2002 Honda Shadow VLX Review

I find the Honda Shadow VT600, also known as the Honda Shadow VLX, to be an anomaly of sorts. It’s a small’ish, lightweight (under 500 lbs. wet) cruiser that doesn’t look or feel as small as it is. It has big bike style and attitude, but is deceptively light, nimble, and fun.

It’s even kind of slow and lopey, like a larger, heavier cruiser. The 600cc v-twin is surprisingly torquey, and makes peak torque low in the rev-range, so it gets off the line reasonably quick, and you’re pretty much always in the sweet spot of the powerband.

It signs off early, though, and starts running out of steam around 85mph. You’ll be WOT in top gear (of which there are only four) around an indicated 100mph (if you’re lucky).

There’s no need to bust out the GPS or radar to get an accurate speed reading, as there’s no bragging rights to be had on this bike.

Peak ponies and torque are only marginally lower than its big brother, the Shadow 750, and with a curb weight that is 100 lbs. lighter, the power to weight ratio is very similar. Tall gearing keeps the 4-speed transmission from being much of a hindrance, but at higher speeds, you’ll wish there was another gear or two in there.

In the performance department it’ll be outdone all day by entry-level sport bikes, but that’s not the point. The point is that it’s a good looking, stylish cruiser, with a smooth, comfortable, ride.

The 600cc v-twin in the VLX isn’t a powerhouse, but is as reliable as they come.

Since it doesn’t have soul-stirring performance and isn’t heavy, it can get away with having fairly lackluster handling, suspension, and brakes. It’s a long (63″ wheelbase, which is only 1″ shorter than the much larger Harley-Davidson Street Bob), low bike, which provides stability at speed and keeps the center of gravity low, but isn’t particularly responsive to steering inputs and doesn’t have much lean angle. A canyon carver this is not.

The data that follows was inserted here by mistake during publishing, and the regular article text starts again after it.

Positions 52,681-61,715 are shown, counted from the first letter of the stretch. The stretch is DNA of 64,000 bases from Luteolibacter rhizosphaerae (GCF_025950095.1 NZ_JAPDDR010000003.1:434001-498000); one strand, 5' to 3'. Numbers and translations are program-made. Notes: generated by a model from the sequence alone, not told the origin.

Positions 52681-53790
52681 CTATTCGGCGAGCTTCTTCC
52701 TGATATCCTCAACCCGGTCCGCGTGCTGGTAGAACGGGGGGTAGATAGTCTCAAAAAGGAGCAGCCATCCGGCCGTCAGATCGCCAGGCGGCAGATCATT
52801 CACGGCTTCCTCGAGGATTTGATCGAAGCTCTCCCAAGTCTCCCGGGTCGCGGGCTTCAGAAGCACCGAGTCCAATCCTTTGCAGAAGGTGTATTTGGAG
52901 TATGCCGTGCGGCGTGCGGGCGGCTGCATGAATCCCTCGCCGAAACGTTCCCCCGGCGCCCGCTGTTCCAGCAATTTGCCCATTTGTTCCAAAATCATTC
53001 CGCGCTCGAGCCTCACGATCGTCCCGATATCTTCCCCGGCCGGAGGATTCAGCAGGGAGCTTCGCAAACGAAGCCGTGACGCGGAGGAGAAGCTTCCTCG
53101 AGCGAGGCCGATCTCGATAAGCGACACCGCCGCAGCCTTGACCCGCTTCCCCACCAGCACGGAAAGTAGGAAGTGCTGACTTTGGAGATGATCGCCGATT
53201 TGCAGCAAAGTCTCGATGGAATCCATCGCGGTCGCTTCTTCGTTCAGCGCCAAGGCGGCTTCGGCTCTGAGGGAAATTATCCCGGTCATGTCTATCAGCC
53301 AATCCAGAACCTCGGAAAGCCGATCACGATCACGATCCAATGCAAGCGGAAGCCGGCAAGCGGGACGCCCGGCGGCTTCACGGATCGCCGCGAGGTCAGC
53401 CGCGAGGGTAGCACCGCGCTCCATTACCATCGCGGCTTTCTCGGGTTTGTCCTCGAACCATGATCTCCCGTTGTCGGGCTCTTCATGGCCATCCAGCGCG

Fortunately, the somewhat sluggish handling is saved by good frame geometry and the sheer lightness of the VLX. It’s capable of being more agile than you’d expect.

Front forks are a bit undersprung, and bottom out easily, but the rear “softail” style monoshock is excellent at soaking up bumps in the road. Brakes are adequate. A decent two-piston caliper on a single disc works well enough on the front, and the rear drum is certainly out there behind you, existing but not doing much else, like you’d expect from a rear drum brake.

The term “bulletproof” gets tossed around a lot, but the old VLX really fits that description. It’s reliable and refined Honda engineering at its finest. I never had so much as a hiccup with mine in the years I owned it, and have several friends with VLX’s, and the reliability is second-to-none across the board.

It’s basically the Honda Civic DX of motorcycles. It won’t wow you, and it doesn’t have any real features or amenities beyond an engine and wheels, but it’ll never let you down, and will keep running well into the zombie apocalypse.

The VLX has garnered quite the cult following, and has its fanatical adherents, whether they ride it in stock form, or give it the bobber or chopper treatment.

It’s not hard to see why.

Final Rating

Rating: 3.5 out of 5.

Unmatched reliability and surprising big bike style and attitude in a smaller bike package. Performance is lackluster, though. The cult-following that has sprung up around the VLX speaks volumes about what a great little cruiser it is, and elevates it further.

Leave a Reply